These smaller towns on the seaside mean probably the biggest secrets of Brazilian digital nomadism. Although a few highrises still pierce the skyline, the main activity there is more like beach-going and lying under the palm trees, pretending to be an iguana. They are popular with Brazilian digital nomads, so don’t expect a big expat community. Life is definitely cheaper here compared to the bigger cities we mentioned before.

Approx. cost of life: N/A

Tropical beach in Brazil
Living in a tropical paradise. Image by David Mark

Best for surfing:

Florianópolis

Florianopolis (or Floripa as locals call it) is the Brazilian holiday town with a Hawaiian feeling, where affluent Brazilians spend their holidays. There are many beautiful beaches with white sand and of course, surfing is huge! It’s said to have the most consistent waves, and many beaches are excellent for surfing. You can either stay in the main town or in one of the many lively towns scattered throughout the island of Santa Catarina.

Approx. cost of life: 350 USD / week

Empty beach and blue sky in Florianopolis, Brazil
Florianopolis beach off-season.

Best for feeling safe:

Curitiba

Curitiba is not the usual digital nomad destination in Brazil, but that’s where we felt the safest. We also found expats there, and although the cultural possibilities are certainly lower compared to Rio or São Paulo, life is definitely not boring! Curitiba is a sustainable city dubbed the ‘Model City’ with cutting-edge green living solutions. Also, the varied European backgrounds of its population make this city rich in culture.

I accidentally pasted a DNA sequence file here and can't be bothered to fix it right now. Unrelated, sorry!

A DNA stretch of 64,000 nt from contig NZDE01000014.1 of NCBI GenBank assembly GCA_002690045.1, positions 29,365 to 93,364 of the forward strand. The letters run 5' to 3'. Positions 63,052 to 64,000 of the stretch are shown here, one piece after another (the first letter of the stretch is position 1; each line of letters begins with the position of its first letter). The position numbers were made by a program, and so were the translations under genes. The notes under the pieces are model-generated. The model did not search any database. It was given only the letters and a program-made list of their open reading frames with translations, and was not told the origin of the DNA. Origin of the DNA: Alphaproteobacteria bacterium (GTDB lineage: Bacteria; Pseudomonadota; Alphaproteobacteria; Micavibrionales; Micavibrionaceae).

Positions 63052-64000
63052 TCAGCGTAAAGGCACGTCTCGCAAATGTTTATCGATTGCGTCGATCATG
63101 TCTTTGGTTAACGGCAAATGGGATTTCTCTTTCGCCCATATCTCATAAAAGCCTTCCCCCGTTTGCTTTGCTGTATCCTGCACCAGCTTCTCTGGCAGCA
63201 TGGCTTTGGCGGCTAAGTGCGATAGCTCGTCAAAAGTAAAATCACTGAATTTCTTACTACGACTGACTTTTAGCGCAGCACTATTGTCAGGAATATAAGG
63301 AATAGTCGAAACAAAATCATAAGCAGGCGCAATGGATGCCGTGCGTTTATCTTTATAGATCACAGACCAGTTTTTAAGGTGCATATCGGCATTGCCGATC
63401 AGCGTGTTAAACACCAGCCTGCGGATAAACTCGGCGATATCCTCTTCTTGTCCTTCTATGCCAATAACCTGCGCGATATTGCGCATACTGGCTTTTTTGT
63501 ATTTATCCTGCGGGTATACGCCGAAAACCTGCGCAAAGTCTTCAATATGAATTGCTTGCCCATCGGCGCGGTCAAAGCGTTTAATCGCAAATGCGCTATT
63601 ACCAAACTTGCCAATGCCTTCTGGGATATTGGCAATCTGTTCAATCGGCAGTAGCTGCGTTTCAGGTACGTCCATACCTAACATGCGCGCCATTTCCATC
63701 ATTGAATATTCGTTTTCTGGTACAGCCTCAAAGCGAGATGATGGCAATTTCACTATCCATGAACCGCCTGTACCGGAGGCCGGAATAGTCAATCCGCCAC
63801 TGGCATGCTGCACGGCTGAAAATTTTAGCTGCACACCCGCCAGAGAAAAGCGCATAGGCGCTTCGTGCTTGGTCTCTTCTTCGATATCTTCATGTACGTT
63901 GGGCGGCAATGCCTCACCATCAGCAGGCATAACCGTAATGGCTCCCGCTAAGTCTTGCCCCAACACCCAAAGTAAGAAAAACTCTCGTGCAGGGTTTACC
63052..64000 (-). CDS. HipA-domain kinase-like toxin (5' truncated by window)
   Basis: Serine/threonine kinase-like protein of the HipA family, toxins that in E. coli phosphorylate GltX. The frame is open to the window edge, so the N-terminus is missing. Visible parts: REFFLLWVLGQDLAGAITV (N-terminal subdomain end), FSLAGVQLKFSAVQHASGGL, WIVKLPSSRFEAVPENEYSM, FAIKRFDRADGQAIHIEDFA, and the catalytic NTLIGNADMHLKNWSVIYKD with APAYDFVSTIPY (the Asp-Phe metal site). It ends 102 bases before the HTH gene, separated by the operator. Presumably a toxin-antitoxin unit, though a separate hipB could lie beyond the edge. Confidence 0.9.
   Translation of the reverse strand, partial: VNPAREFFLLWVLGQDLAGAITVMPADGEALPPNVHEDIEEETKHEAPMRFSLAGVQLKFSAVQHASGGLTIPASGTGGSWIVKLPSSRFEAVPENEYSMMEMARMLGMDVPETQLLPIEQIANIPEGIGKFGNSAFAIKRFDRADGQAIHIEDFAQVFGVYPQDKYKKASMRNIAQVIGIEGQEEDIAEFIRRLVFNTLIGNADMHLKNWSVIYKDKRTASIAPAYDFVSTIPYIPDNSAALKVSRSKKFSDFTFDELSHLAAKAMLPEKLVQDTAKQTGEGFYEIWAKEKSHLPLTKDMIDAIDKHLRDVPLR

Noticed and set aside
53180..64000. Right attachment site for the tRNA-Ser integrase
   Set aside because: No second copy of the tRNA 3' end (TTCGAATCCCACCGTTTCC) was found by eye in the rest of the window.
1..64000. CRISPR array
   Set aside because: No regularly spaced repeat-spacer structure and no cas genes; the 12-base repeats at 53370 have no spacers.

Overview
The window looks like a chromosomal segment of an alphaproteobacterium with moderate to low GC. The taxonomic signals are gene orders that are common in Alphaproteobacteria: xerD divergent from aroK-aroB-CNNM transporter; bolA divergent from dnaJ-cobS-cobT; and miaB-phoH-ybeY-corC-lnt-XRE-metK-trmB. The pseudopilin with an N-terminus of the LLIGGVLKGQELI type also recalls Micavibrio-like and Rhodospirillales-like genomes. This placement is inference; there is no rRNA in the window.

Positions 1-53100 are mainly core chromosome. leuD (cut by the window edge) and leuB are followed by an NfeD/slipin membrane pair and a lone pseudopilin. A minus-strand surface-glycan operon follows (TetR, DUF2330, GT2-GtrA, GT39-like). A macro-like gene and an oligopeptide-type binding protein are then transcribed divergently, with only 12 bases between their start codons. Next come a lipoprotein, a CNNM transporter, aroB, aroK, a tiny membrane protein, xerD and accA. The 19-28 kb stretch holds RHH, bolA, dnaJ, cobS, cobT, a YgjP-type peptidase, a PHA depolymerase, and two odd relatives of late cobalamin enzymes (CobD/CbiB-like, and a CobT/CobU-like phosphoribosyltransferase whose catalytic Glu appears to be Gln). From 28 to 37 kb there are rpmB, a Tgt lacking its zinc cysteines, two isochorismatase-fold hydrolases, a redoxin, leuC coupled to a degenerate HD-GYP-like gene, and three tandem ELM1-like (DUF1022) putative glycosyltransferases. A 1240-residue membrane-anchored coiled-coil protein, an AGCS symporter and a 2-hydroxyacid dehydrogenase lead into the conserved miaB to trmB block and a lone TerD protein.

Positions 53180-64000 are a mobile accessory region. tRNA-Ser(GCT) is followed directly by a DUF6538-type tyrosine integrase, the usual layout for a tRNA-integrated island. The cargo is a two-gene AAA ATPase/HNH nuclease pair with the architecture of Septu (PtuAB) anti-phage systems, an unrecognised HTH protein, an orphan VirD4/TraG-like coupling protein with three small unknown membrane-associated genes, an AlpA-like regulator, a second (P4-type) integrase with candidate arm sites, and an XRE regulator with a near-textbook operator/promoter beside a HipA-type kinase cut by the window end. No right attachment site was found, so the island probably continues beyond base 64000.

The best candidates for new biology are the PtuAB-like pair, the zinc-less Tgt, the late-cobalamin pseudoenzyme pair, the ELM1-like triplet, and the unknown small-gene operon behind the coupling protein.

Approx. cost of life: 300 USD / week

Green oasis in Curitiba
A green oasis in the heart of Curitiba, where you’ll definitely see some colourful Brazilian birds.

Visa to Brazil

Brazil doesn’t have a specific digital nomad program. Unless you are planning to stay longer than a couple of months, US and EU citizens don’t need to arrange a Visa beforehand. Brazil allows a 3-month stay in the territory with a regular tourist passport, which can be extended afterward. At the border you simply get an entry stamp with the date of arrival. Check the specific entry requirements on your embassy’s website.

Note that you’ll need to present an exit ticket when onboarding your plane/crossing the border into Brazil. A cheap bus ticket will do, some of which can even be fully refunded when you cancel.

Colourful toucan bird in Brazil
High chance to spot a toucan in a national park. Or at least in Curitiba. Image by Monika Neumann

Digital nomad insurance

I really advise you to get an insurance before you start traveling. Hospital or simple emergency treatment costs can be steep, and thefts can happen everywhere in the world. Worldnomads and Safetywings are the biggest names when it comes to digital nomad insurance.

Brazilian electrical socket

Brazilian sockets may have 2 holes like in Europe, these are somewhat narrower. My European laptop plug was too “fat” and I had to buy a simple, cheap adaptor in a small, local electrical shop. So if you have an adaptor, bring it, if not, you can easily get it there.

Not convinced that Brazil is for you? Check out our post about the best-rated South American digital nomad destinations!

Are you planning to travel to Brazil as a digital nomad?
Tell us in the comments section below!


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Digital nomad in Brazil

Who am I?

Anna is a world citizen, an avid traveller, a passionate environmentalist and a digital nomad. Writing about her year backpacking through South America, she tries to encourage everyone to discover this beautiful continent as a traveller or a digital nomad and pass on her love for responsible travel.